The Heat Of The Sun
by David Rain
The story of Puccini's opera, Madame Butterfly, is widely known. In brief, a young American naval lieutenant, Pinkerton, woos and marries a Japanese maiden, Cho Cho San (Butterfly). After they spend their wedding night together, he sails away, promising to return. This he does, three years later, bringing with him his new American wife; Japanese marriage laws were somewhat lax in the early part of last century.
Butterfly is understandably distraught and kills herself, leaving behind a 3-year-old son, the result of her all-too-brief marriage.
David Rain takes the opera's libretto as a starting point for his first major novel, The Heat Of The Sun.
The boy, now called Benjamin Franklin Pinkerton II, but known to all as Trouble (with good reason), washes up at Blaze Academy, a private boys' school in Vermont.
He befriends Woodley Sharpless, a lame and bookish boy, the complete opposite of Trouble's exotic and flamboyant personality.
We are not told how much Trouble knows of his true parentage, although his anguish at a performance of The Mikado does rather give the game away.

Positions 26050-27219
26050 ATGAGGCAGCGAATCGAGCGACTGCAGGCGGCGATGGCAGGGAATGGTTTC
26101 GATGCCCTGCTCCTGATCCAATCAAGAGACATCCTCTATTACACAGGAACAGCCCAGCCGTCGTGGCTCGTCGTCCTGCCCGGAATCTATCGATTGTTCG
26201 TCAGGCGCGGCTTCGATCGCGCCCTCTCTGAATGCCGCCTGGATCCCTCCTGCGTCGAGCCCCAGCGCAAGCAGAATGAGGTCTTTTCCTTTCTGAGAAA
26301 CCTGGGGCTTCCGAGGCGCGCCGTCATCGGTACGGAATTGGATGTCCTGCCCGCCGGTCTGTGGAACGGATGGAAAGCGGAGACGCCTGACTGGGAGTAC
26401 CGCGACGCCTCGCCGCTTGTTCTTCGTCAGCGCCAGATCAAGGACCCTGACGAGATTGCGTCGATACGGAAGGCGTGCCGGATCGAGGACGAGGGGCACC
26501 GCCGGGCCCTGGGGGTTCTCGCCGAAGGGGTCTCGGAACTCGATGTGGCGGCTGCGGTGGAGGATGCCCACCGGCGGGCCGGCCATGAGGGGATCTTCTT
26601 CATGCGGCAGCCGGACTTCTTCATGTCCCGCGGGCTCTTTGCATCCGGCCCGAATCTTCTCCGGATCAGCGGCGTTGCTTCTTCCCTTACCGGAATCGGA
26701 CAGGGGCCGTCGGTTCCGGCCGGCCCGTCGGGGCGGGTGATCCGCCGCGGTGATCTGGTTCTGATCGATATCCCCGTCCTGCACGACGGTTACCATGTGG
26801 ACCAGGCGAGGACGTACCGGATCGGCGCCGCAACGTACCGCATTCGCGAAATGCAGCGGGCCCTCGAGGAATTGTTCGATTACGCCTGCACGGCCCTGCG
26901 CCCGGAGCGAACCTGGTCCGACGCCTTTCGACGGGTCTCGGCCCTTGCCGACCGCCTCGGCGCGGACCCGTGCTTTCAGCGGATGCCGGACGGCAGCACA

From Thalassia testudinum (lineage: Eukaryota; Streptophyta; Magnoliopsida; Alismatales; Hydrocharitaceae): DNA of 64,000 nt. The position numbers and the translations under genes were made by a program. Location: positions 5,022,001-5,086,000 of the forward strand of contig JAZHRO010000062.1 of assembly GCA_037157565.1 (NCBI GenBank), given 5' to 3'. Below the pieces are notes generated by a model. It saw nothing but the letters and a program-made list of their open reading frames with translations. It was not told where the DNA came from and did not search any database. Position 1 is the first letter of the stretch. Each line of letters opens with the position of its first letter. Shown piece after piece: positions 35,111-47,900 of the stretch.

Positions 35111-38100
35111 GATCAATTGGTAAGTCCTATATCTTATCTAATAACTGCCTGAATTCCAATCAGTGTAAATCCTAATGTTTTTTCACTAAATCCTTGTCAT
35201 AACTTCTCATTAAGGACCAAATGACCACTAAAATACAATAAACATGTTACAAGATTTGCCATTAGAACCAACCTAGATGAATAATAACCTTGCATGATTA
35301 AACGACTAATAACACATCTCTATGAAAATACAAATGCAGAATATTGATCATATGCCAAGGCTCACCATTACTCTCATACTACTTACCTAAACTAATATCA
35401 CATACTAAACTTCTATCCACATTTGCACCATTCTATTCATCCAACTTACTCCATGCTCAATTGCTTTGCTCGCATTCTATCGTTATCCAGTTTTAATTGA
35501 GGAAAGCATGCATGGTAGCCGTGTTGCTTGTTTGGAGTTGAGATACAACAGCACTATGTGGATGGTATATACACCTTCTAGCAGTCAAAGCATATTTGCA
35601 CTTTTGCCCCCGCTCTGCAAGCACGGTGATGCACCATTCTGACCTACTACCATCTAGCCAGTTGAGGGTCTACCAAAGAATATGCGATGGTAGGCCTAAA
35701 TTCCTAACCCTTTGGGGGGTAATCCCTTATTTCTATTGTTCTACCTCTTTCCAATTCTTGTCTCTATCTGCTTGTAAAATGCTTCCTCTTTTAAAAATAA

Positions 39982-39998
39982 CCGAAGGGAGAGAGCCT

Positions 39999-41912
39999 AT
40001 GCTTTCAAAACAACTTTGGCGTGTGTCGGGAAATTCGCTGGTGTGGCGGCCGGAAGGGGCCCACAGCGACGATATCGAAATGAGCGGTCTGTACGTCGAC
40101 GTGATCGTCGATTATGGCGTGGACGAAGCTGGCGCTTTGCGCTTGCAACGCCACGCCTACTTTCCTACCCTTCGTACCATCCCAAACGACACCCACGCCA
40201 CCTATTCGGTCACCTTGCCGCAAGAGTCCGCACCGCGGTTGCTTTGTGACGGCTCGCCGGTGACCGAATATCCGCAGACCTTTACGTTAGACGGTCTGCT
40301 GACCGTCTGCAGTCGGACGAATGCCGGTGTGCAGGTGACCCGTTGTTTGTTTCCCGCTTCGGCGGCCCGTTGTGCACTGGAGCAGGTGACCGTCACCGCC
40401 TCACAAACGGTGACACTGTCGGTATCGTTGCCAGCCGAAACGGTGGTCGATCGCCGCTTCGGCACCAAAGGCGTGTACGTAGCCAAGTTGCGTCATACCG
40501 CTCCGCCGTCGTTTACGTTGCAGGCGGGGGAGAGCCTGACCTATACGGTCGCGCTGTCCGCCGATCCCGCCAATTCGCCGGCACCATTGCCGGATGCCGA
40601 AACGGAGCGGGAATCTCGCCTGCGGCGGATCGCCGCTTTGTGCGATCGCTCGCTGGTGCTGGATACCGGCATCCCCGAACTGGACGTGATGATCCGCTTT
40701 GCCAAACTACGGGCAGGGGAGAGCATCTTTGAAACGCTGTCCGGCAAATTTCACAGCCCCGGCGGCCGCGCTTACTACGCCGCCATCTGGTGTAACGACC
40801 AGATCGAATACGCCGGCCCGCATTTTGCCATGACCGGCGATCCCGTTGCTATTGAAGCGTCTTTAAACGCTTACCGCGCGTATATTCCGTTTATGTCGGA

The boys survive their school years, and head into the frivolity of 1920s New York. For the fortunate and wealthy, it's a time of parties and madness, drink and drugs, champagne and chandeliers. Rain captures the era convincingly ("gentlemanly hands, banded at the wrists in cuffs crisp as paper, smoothed the naked backs of girls with shingled hair"), even including references to the young Prince of Wales, the darling of the in-crowd.
But no such period can last forever, and as the decade of gaiety gives way to the grimness of the 30s, Woodley and Trouble's friendship begins to fracture.
Woodley fails to enjoy a lacklustre career as a writer, and Trouble does what he always did - cause havoc and dismay at every turn.
His father, now a US Senator, is hard-pressed to keep his son safe, even as the thankless boy professes hatred for his parent.
The men meet in Japan during the war between that country and China, and again at the cataclysmic events at Los Alamos and the Manhattan Project.
Trouble flees to Nagasaki, his spiritual home and birthplace, where he miraculously survives the devastation wrought by the second atomic bomb.
The final meeting of the two friends resolves quite satisfactorily their differences and mysteries, and draws together the strings of two disparate lives.
Rain has previously published fantasy sequences, as well as poetry and reviews. He has a sure touch with dialogue, and his descriptive passages are evocative.
This is an ambitious book, but Rain's experience as a teacher of literature and writing at various British universities stands him in good stead. It's a rewarding read.
Phoebe Falconer is an Auckland reviewer.